Depressed GirlSome signs and symptoms of depression are very intense feelings of unhappiness, anxiety, worthlessness, helplessness, lack of self-esteem, and/or lack of self-confidence. Depression can seriously impact sleep and eating habits. It can lead to a significant loss of energy, focus, or attention. A prolonged feeling of panic is also a sign of depression. A lack of interest in taking care of health needs may be indicative of depression. A person may start to withdraw from his or her family or friends or from the things he or she once enjoyed – essentially quitting the world. Defying fate (for example, doing things that are risky or death-defying, such as swimming too far out into the ocean or walking too close to the edge of a cliff) is a relatively obvious symptom, but what about overeating,Depressed Man overuse of alcohol, or drug use? If a person is talking about suicide or is making statements, such as “Everyone would be better off, if I weren’t here,” “I can’t take this anymore,” or even more blatantly, “I wish I were dead,” that person may be sending up a red flag. It may be the person’s way of begging for help.

Depression is not discriminating. It can happen to anyone. Actress Winona Ryder, Princess Diana, former Pittsburgh Steelers quarterback and four-time Super Bowl winner, Terry Bradshaw, and Barbara Bush, wife of a former United States President all suffered from depression. And the list goes on and on. Sometimes, people hide their depression, as with actor and comedian Robin Williams. I think we were all broadsided when Robin committed suicide in August 2014. Though Robin’s close friends saw signs of his depression, the rest of the world saw only a very accomplished actor who always had a smile on his face. His great acting skills spilled over into his personal life, and his greatest role was “the great deceiver.” I can’t imagine the pain his smile must have been covering up. Robin sought help and willingly admitted himself to treatment centers, but unfortunately that was not his salvation.th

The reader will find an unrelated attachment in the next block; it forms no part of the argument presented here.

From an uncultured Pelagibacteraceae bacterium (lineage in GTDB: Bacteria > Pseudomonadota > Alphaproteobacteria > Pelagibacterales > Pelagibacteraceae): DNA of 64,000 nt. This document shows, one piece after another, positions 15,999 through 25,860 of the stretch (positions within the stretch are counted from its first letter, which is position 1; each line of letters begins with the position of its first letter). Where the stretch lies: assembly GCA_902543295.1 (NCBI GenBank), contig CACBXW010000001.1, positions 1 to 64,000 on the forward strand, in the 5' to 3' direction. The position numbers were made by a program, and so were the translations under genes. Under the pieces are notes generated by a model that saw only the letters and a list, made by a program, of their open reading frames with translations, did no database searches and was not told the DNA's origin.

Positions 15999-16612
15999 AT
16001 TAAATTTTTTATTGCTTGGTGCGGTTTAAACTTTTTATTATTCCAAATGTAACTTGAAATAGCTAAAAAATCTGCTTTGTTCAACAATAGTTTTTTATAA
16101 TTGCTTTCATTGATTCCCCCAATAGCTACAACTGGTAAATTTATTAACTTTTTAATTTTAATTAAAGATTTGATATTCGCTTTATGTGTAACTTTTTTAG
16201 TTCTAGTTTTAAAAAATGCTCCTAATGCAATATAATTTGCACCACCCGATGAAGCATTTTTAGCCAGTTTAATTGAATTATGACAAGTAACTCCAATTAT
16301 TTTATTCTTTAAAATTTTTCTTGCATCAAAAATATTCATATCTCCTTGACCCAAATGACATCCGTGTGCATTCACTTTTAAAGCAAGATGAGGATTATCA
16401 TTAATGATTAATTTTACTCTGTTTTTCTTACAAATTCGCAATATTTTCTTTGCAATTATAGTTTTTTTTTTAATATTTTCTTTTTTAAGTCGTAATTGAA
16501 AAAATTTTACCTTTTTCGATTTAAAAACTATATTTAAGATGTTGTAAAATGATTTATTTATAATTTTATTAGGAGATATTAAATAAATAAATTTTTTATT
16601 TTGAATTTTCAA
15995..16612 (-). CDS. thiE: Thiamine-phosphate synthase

Former San Diego Chargers linebacker and Hall of Fame member, Junior Seau, was deeply affected by depression after years of collisions with other players. Years of playing football ultimately damaged Seau’s brain and led to his suicide in 2012. Chronic traumatic encephalopathy (CTE) was the unequivocal diagnosis by the National Visger, GeorgeInstitutes of Health (NIH) from the study of Seau’s brain. Former San Francisco 49er, George Visger, lives daily with the complications of brain injury. (You can hear George’s story on my August 16, 2015 show. You can also read more about George on this blog.) Another former football player, Kyle Turley, who played for the New Orleans Saints, the St. Louis Rams, and the Kansas City Chiefs is Kyle Turleysuffering the ravages of brain injury and depression. (Kyle will be a guest on my show on October 18, 2015. He will discuss his life with brain injury and how he is redefining his new world.)

Depression is not an unfamiliar state for those who live with brain injury. And it’s not surprising. Brain injury turns lives completely upside down. Usually it’s difficult, sometimes impossible, for survivors to realize the extent of the damage done to their brains. Many times they are not the same person they were before the injury, and they have to face their limitations – cognitive, behavioral, emotional, and/or physical. Thinking back on a pre-brain-injury life and being aware of what was stripped away can easily lead someone to depression – and even to suicidal thoughts.

One way to help deal with depression after brain injury is to accept the “new” person who a brain-injured person has become. I have noticed in the Survivor SPEAK OUT! interviews on this blog that many survivors have stated that, once they accept their “new” persona, they have found more happiness. That isn’t to say that everything is okay. That isn’t to say that the brain-injured persons have given up. It’s just that the survivors have become more accepting of the persons they have become, and they will take those new persons to the limit.